Further I reproduce, with small modifications, a comment to the post

Locally compact groups with faithful finite-dimensional representations

by Terence Tao.

My motivation lies in the project described first time in public here. In fact, one of the reasons to start this blog is to have a place where I can leisurely explain stuff.

*Background*: The answer to the Hilbert fifth’s problem is: a connected locally compact group without small subgroups is a Lie group.

The key idea of the proof is to study the space of one parameter subgroups of the topological group. This space turns out to be a good model of the tangent space at the neutral element of the group (eventually) and the effort goes towards turning upside-down this fact, namely to prove that this space is a locally compact topological vector space and the “exponential map” gives a chart of (a neighbourhood of the neutral element of ) the group into this space.

Because I am a fan of differential structures (well, I think they are only the commutative, boring side of dilation structures or here or emergent algebras) I know a situation when one can prove the fact that a topological group is a Lie group without using the one parameter subgroups!

Here starts the original comment, slightly modified:

Contractive automorphisms may be as relevant as one-parameter subgroups for building a Lie group structure (or even more), as shown by the following result from E. Siebert, Contractive Automorphisms on Locally Compact Groups, Math. Z. 191, 73-90 (1986)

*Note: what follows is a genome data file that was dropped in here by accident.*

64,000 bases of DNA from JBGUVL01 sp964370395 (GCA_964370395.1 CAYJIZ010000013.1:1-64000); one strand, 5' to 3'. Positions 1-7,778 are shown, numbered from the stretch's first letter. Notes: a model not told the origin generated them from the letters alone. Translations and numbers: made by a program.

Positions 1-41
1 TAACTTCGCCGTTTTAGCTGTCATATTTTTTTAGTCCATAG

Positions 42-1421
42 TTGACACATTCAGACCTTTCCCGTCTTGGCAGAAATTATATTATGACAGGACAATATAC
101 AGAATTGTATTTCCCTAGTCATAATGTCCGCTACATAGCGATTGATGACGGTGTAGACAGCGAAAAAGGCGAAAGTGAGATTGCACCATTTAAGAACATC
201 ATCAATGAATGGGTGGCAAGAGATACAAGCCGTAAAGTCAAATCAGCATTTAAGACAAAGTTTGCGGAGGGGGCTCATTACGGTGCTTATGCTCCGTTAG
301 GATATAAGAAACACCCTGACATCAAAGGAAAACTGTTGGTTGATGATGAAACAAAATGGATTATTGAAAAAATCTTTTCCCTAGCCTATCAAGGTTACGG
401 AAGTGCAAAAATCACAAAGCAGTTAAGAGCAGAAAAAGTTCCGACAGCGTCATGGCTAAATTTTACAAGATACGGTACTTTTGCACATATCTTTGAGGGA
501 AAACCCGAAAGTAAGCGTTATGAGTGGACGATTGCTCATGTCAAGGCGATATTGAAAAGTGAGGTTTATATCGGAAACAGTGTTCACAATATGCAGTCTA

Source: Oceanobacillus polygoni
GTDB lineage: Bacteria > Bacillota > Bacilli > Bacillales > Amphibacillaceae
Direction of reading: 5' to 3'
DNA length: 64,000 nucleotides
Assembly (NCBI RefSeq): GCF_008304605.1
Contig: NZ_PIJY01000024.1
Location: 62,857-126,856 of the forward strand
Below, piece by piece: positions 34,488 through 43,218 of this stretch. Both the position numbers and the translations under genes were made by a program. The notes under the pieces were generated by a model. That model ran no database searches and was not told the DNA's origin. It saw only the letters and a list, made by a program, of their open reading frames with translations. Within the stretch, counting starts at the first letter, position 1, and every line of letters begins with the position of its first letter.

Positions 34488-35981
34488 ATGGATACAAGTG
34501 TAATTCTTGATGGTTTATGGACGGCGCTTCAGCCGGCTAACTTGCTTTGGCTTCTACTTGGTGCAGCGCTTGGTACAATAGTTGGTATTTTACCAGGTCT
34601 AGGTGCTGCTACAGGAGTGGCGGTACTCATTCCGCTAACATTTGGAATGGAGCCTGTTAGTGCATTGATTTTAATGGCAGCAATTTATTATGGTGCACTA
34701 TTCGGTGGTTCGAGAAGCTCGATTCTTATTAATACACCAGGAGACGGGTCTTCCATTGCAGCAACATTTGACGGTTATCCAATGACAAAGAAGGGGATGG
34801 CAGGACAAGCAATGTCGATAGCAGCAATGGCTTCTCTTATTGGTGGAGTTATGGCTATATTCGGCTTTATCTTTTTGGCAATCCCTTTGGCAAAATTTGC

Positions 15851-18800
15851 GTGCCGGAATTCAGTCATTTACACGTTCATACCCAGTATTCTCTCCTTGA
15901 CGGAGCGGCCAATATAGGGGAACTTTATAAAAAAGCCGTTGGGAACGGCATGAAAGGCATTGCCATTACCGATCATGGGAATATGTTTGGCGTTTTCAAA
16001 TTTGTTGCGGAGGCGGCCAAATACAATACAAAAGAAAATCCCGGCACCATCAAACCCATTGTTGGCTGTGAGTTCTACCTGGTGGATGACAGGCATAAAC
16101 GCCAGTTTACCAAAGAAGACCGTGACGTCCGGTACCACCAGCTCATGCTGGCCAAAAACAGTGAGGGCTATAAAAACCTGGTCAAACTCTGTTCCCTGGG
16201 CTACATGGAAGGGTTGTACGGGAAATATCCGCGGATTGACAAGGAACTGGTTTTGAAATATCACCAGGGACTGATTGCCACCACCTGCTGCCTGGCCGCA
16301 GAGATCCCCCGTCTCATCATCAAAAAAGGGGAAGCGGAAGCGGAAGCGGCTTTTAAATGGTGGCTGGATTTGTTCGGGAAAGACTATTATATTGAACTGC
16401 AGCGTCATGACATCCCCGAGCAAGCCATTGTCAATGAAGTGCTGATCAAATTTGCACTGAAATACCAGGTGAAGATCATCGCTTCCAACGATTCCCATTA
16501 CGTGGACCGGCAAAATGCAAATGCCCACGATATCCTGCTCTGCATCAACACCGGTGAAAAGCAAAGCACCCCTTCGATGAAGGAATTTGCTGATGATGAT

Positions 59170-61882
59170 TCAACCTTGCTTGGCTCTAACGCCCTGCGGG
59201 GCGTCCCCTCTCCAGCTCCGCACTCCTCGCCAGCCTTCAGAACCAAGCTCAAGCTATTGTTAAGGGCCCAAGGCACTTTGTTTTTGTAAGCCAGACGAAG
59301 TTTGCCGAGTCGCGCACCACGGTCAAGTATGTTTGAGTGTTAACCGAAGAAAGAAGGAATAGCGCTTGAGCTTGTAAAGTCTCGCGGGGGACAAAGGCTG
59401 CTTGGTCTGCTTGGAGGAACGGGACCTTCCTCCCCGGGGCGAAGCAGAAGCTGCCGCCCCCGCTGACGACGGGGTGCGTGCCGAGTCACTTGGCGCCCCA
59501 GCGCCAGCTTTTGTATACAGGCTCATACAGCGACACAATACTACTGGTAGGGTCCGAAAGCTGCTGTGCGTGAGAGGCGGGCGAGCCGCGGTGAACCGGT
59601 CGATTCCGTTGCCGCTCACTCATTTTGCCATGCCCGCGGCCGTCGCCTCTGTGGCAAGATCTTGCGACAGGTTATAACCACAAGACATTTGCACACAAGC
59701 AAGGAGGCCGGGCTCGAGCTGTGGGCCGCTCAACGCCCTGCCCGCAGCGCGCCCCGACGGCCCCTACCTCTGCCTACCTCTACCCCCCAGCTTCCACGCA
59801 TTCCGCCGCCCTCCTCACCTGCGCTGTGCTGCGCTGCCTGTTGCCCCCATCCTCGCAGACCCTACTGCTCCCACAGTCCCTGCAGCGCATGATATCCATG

**5.4. Proposition**. For a locally compact group G the following assertions are equivalent:

(i) G admits a contractive automorphism group;

(ii) G is a simply connected Lie group whose Lie algebra g admits a positive graduation.

The corresponding result for local groups is proved in L. van den Dries, I. Goldbring, Locally Compact Contractive Local Groups, arXiv:0909.4565v2.

I used Siebert result for proving the Lie algebraic structure of the metric tangent space to a sub-riemannian manifold in M. Buliga, Infinitesimal affine geometry of metric spaces endowed with a dilatation structure, Houston Journal of Mathematics, 36, 1 (2010), 91-136. arXiv:0804.0135v2

(added here: see in Corollary 6.3 from “Infinitesimal affine …” paper, as well as Proposition 5.9 and Remark 5.10 from the paper A characterization of sub-riemannian spaces as length dilation structures constructed via coherent projections, Commun. Math. Anal. 11 (2011), No. 2, pp. 70-111 , arXiv:0810.5042v4 )

When saying that contractive automorphisms, or approximately contractive automorphisms [i.e. dilation structures], may be more relevant than one-parameter subgroups, I am thinking about sub-riemannian geometry again, where a one-parameter subgroup of a group, endowed with a left-invariant distribution and a corresponding Carnot-Caratheodory distance, is “smooth” (with respect to Pansu-type derivative) if and only if the generator is in the distribution. Metrically speaking, if the generator is not in the distribution then any trajectory of the one-parameter group has Hausdorff dimension greater than one. That means lots of problems with the definition of the exponential and any reasoning based on differentiating flows.

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